Many companies that export products from the UK overseas require specialised packaging supplies. For example, if the items or substances they deal with are in anyway hazardous, it is crucial they are secured and protected so as to minimise the risks posed to people, property and the environment.
At present, the British government is encouraging more businesses to export their goods.
Earlier this month, it urged firms including Waitrose, Unilever, GlaxoSmithKline and Reckitt Benckiser to further their links to emerging economies. Some of these organisations will require protective packaging to help get their products from A to B safely.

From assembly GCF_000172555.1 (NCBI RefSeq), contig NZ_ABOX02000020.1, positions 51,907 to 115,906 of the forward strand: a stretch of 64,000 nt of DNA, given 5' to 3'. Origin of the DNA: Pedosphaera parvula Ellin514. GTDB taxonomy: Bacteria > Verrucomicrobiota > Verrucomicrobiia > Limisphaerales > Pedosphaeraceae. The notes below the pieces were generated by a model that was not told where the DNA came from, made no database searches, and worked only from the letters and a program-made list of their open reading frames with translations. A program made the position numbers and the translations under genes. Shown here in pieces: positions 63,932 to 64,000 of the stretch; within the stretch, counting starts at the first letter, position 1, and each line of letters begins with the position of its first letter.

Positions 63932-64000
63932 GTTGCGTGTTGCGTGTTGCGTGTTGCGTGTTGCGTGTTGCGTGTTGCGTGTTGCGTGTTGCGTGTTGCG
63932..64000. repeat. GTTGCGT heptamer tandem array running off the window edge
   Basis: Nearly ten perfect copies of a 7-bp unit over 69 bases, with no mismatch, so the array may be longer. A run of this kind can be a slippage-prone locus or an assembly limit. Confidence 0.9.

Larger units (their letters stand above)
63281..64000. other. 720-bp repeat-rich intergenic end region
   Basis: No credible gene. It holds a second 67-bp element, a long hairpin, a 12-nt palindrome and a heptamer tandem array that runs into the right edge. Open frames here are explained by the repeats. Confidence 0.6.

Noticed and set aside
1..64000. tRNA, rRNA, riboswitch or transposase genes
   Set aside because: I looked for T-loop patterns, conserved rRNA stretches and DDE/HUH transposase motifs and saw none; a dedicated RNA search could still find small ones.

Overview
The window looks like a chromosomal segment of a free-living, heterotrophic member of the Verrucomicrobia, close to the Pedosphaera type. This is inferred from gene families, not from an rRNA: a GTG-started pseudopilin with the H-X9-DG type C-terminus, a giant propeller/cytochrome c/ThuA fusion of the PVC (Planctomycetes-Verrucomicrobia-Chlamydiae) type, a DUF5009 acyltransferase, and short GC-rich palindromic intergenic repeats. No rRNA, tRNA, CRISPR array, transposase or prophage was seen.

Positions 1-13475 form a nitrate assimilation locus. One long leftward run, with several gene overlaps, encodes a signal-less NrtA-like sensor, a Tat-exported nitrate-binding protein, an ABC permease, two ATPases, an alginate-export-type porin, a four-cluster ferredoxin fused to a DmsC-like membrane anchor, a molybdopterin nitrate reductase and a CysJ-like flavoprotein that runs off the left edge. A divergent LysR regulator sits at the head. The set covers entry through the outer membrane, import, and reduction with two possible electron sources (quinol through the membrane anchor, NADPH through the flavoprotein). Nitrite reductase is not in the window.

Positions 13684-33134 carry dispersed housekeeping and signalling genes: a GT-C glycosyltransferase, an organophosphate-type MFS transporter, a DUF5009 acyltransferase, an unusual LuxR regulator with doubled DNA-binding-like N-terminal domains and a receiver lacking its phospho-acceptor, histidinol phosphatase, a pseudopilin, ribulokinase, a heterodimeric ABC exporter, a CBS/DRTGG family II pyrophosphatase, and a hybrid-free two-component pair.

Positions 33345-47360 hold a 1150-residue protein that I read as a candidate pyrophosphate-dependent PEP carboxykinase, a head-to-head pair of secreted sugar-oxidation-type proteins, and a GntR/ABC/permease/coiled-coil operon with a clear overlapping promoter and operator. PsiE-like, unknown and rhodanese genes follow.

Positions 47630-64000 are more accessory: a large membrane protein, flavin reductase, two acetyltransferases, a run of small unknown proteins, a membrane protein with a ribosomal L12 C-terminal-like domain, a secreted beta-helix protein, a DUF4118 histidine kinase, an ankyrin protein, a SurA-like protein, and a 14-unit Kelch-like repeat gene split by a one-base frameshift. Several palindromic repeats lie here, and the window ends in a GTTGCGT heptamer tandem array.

During a recent speech at the London Stock Exchange, Justine Greening, secretary of state for the Department for International Development (DFID), noted that she plans to remove barriers to trade and to help UK companies join the push for development in selected countries. These barriers include tax regimes, the stability of business environments, infrastructure and logistical support.
She stated: “For the first time we will be teaming up with the [Confederation of British Industry], industry and others to see how we can help UK businesses make a difference for developing countries.”
Meanwhile, a DFID spokesman said: “DFID will ramp up work with businesses to remove the hurdles to responsible investment in the developing world.”
Thankfully, it is now easier than ever for exporters to access all the packaging they need. Regardless of what sort of risk their products pose, they should not struggle to find packing that meets all of their requirements.